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Discussion Starter #1
As the title says, why is it recommended to have a fuel commander on your bike? Use to race old 50cc bikes, fuel commanders were no there. I've got a couple of questions, hope you guys could help me out:


* They costs a couple of houndred $, so why is it so neccessary with a full system exhaust and are there no other options to let the bike run smooth?
*How does the hardware works of such a thing?


I've tried to save you guys these questions but since internet isn't providing me alot of information i'll drop it here :D
 

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I'm no expert, but I think the Power Commander just replaces the ECU on your bike and you can program your Power Commander more easily since it comes with the software and instructions for your laptop. The stock ECU is set to operate the bike stock. Small changes like changing octane, altitude, hot and cold weather, and even a slip-on are handled OK by the existing ECU, but if you change the entire exhaust, apparently that change will not allow your bike to run properly. Then you have to either have your ECU dyno tested to see what is not working properly and the ECU reflashed by someone with access to Yamaha's software, or you can program your own Power Commander to improve performance with or without dyno testing.

When the Ninja 300 had stalling issues, eventually, they had to fix it by replacing the ECUs. You would think they could have just programmed a new map and downloaded that via the internet to dealers to fix the problem, but they didn't. Could have even been faulty ECUs instead of faulty programming there.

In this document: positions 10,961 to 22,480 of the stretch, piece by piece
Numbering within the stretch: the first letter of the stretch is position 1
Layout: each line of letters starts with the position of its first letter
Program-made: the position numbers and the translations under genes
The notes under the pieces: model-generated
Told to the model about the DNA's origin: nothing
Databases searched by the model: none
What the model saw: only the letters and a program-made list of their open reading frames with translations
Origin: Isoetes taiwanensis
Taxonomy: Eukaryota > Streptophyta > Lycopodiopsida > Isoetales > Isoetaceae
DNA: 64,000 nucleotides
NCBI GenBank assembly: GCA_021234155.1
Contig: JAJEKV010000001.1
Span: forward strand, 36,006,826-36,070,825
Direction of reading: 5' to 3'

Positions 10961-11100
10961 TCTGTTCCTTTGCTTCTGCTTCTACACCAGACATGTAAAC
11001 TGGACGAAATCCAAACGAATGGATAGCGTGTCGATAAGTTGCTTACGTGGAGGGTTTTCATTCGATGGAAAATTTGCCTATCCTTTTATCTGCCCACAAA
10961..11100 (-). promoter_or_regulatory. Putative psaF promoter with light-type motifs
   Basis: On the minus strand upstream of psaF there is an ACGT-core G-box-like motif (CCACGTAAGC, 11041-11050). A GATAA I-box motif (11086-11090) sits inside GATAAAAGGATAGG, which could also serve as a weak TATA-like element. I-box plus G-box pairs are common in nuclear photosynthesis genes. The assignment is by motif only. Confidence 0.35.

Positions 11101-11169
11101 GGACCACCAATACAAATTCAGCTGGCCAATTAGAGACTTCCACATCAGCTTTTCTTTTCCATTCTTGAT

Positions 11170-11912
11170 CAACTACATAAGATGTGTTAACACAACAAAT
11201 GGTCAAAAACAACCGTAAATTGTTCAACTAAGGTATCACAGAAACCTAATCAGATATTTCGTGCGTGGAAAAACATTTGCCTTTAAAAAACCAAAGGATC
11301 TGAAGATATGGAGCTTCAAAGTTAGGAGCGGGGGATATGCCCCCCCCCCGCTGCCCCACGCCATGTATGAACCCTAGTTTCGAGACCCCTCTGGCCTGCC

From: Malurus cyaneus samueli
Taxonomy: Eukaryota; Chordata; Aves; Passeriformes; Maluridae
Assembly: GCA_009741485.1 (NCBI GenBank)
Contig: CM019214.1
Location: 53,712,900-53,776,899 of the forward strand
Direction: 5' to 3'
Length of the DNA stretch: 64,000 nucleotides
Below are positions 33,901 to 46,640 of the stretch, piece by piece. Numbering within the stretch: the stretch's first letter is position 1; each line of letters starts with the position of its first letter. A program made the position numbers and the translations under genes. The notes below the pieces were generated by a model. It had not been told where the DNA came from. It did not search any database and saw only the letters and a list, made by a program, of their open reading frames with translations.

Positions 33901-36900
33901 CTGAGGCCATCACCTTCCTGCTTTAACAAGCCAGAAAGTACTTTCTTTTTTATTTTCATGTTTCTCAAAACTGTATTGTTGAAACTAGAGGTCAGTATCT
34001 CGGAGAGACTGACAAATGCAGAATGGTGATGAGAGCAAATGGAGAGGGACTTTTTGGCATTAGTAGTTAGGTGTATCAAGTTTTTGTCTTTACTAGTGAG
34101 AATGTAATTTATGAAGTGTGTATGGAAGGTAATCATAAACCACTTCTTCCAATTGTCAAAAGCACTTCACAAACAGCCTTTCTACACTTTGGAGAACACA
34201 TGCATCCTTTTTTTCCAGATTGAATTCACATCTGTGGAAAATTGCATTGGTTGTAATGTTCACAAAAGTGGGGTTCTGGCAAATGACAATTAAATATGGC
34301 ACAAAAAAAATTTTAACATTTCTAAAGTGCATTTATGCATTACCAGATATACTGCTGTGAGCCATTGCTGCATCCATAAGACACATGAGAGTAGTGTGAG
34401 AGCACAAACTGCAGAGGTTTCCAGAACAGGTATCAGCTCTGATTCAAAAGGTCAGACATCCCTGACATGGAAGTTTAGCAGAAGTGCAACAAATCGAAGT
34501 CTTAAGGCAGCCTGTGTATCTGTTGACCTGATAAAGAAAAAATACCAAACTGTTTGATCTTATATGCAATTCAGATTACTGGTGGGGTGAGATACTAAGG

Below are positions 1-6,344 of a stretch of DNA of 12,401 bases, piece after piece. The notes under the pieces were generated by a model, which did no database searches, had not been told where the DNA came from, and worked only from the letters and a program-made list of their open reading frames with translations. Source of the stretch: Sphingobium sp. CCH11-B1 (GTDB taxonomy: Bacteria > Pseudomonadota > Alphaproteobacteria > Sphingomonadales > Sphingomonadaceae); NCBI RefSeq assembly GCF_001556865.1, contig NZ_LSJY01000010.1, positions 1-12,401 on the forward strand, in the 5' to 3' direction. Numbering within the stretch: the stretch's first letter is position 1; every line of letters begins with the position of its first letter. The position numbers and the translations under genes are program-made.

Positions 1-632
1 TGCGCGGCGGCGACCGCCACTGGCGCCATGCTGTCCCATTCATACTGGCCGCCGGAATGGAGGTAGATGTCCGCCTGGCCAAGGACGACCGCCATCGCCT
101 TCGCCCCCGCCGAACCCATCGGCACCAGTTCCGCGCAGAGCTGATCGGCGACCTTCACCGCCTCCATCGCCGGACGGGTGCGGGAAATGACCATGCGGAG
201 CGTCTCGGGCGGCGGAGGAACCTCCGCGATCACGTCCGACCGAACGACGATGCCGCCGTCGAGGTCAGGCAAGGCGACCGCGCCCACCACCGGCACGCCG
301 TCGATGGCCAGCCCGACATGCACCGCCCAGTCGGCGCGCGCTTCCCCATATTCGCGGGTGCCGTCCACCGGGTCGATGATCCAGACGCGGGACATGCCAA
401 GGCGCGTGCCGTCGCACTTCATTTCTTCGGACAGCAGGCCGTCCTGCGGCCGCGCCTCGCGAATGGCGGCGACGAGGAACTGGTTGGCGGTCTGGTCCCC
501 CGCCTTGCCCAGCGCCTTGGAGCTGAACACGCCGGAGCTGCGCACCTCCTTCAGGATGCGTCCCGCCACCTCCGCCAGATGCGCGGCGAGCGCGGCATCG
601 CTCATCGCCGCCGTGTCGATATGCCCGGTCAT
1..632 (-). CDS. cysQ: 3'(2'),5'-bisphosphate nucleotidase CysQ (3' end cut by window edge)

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Most fuel processors take the fuel signal from the ECU and modify it. The way injectors work is they receive a "go" or "no-go" signal from the ECU. The length of the "go" signal determines the fuel amount. If you increase the time of the signal then you increase the fuel. Most bikes are stuffed up by emmissions regulations and are running lean to have a clean burn. Some people will say that this overly lean condition affects drivability and long-term engine life. I have experience with several Cobra PowrPro fuel processors. They adjust themselves via some fancy electronics that measure every power pulse. They are only for big V twin motors. I had them on two VTX1800s and one VTX1300 and they made partial throttle and low speed fueling much better. As far as I know most fuel processors cannot go leaner than the ECM signal. Some fuel processors have a "3D" map that stores additive values for each RPM segment and throttle opening. For example, at 2,000RPM the map might have values for 0, 5, 10, 20, 40, 60, 80 and 100% throttle positions. Computers are fast so this is all transparent to the rider. The Cobras that I used just plugged inline with the fuel injector signal line so there was just two plugs and then a ground wire. Installation was very easy. Other controllers have a lot of wires. I have never installed one of those. Some people send their ECU off to have it flashed. The ECU also contains a "3D" map like a fuel controller. On some ECUs there are restrictions. For example, timing might be retarded in the first few gears and the fuel and/or spark might be retarded at redline. Usually you can get these restrictions removed. The ECU on the R3 is probably very simple compared to fancier bikes. When you open up the bike with intake and exhaust mods you allow more air into the engine. The engine is really just an air pump. So you have a lot of extra air but the stock amount of fuel. The map in the ECU can make minor modifications to the fueling to accommodate altitude changes or humidity/temperature changes, but it cannot accommodate huge changes. So you end up running lean all over. To do all of this properly you need a dyno and an air-fuel ratio meter. This is a very complex topic and what I have just typed should be enough to have a basic understanding. Personally, if I need more power I just buy a bigger bike. I do appreciate precise fueling so on some bikes I have added a fuel controller, but that was just to make the bike nicer to ride. YMMV.